Commenting on the Awards, Fiona added: “Cork Film Festival’s awards demonstrate our commitment to presenting and celebrating excellence in filmmaking, championing new and emerging voices, as well as established filmmakers. The Festival embraces features and short film with equal respect, and as a growing destination for feature documentaries as well as narrative work, we pride ourselves as the platform to showcase the very best of Irish and international film in Ireland. Our Awards Ceremony honours the diverse talent presented during the 64th Cork Film Festival and this year’s winning films exemplify the quality and diversity we have showcased. We are delighted to close out the Festival with the Irish premiere of new Irish drama, The Other Lamb, a film supported by Screen Ireland, and the English-language debut of director Małgorzata Szumowska, one of the most thrilling emerging voices in world cinema.”

The Audience Award, presented by The River Lee, Principal Accommodation Partner, was won by The Last Right, written and directed by Aoife Crehan. Directorial debut, and World Premiere at the 64th Cork Film Festival, this comedy-drama follows New York-based Daniel Murphy who ends up being tasked with bringing the body of someone he barely knows home for burial.

The Gradam Spiorad Na Féile / Spirit of The Festival Award, proudly presented by The Gate Cinema, Principal Venue Partner, went to Carlo Mirabella-Davis’ directorial debut Swallow. This film depicts the struggle a young housewife and the increasing pressures of perfection as she begins to consume dangerous objects in an attempt to take back control.

The Gradam Na Féile Do Scannáin Faisnéise / Award for Cinematic Documentary was awarded to Feras Fayyad’s exceptional film, The Cave, which presents a harrowing account of one woman’s efforts to provide medical care in war-ravaged Syria. The impact of this important film on audiences is further reflected in it being awarded the Cork Film Festival Youth Jury Award, the second time for Feras Fayyad (‘Last Men in Aleppo’, CFF 2017).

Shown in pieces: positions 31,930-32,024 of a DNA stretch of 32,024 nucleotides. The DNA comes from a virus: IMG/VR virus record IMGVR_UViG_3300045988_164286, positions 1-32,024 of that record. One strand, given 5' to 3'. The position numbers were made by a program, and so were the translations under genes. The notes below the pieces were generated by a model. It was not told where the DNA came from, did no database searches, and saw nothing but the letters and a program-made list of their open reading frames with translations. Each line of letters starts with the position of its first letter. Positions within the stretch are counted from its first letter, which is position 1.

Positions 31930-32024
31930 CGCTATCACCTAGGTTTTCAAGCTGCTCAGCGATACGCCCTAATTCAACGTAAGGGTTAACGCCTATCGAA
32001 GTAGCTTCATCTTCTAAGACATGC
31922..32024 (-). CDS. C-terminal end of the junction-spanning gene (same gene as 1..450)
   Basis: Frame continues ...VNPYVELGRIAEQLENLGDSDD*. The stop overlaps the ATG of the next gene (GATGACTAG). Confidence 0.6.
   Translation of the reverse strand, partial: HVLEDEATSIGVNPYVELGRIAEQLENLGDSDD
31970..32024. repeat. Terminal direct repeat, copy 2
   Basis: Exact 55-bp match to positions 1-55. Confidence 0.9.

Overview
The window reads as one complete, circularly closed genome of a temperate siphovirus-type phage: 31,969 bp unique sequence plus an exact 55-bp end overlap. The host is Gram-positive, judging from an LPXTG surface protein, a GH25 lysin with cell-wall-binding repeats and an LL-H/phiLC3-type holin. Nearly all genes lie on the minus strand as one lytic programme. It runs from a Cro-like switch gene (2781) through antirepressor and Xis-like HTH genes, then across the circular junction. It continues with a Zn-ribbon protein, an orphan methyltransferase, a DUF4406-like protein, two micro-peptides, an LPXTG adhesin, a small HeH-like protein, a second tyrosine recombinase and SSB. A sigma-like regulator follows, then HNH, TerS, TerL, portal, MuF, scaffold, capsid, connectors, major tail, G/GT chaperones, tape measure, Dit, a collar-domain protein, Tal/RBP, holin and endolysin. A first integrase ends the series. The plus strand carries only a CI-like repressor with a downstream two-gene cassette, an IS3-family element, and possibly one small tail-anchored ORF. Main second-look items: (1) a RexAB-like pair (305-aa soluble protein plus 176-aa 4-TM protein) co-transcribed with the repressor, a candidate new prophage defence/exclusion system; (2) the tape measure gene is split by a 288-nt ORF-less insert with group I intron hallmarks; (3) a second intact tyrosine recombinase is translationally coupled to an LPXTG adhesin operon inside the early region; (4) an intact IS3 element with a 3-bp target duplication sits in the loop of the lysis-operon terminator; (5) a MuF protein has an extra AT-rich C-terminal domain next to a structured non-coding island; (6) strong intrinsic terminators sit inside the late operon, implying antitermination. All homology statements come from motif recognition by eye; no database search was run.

The Cork Film Festival Short Film Candidate for the 2020 European Film Awards is Things That Happen in the Bathroom, directed by Edward Hancox. This short film explores issues relating to loneliness, sexual insecurities and expectations.

Other prize winners announced at the Awards ceremony, which was hosted by master of ceremonies, Dave Mac Ardle (RedFM), included the award for the Best Cork Short, proudly presented by Media Partner RedFM, which was won by Olivia J Middleton for her film, Rosalyn, a compelling horror that explores the fragility of mental health during pregnancy.

The award for Best Director: Irish Short, supported by Screen Directors’ Guild Ireland, went to Michael-David McKernan, for his short film Halo. A single-take film, this short tells the tale of a lonely taxi driver who takes drastic action to protect a passenger from heartbreak.

Speaking on the 64th Cork Film Festival, Fiona Clark stated: “It has been an exciting, thought-provoking and inspiring 11 days of stunning film here in Cork. The breadth and quality of the programme, with over 300 films and 63 countries represented, has made this year’s Festival an unforgettable experience for everyone involved.

“With 20,000 people attending this year’s Festival, we look forward to building on this success in 2020, our 65th anniversary, and beyond, and would like to thank all our funders, sponsors, partners, friends, jurors, filmmakers and audience who together make Cork Film Festival possible.”

 

List of Winners:

  • Ciúnas (Silence), directed by Tristan Heanue — Grand Prix Irish Short Award, Proudly supported by RTÉ
  • Stalker, directed by Christopher Andrews — Grand Prix International Short Award
  • Horse Riders, directed by  Anna Gawlita — Grand Prix Documentary Short Award
  • The Last Right, directed by Aoife Crehan — Audience Award, Presented by The River Lee
  • The Cave, directed by Feras Fayyad — Gradam na Féile do Scannáin Faisnéise (Award for Cinematic Documentary)
  • Swallow, directed by Carlo Mirabella-Davis — Gradam Spiorad na Féile (Spirit of the Festival Award), Presented by The Gate Cinema
  • Things That Happen in the Bathroom, directed by Edward Hancox — Cork Film Festival Candidate for the European Film Awards 2020
  • Rosalyn, directed by Olivia J Middleton — Best Cork Short Award, Presented by Red FM
  • Michael-David McKernan, director of Halo — Best Director: Irish Short, Supported by Screen Directors Guild Ireland
  • The Cave, directed by Feras Fayyad — Cork Film Festival Youth Jury Award.
Share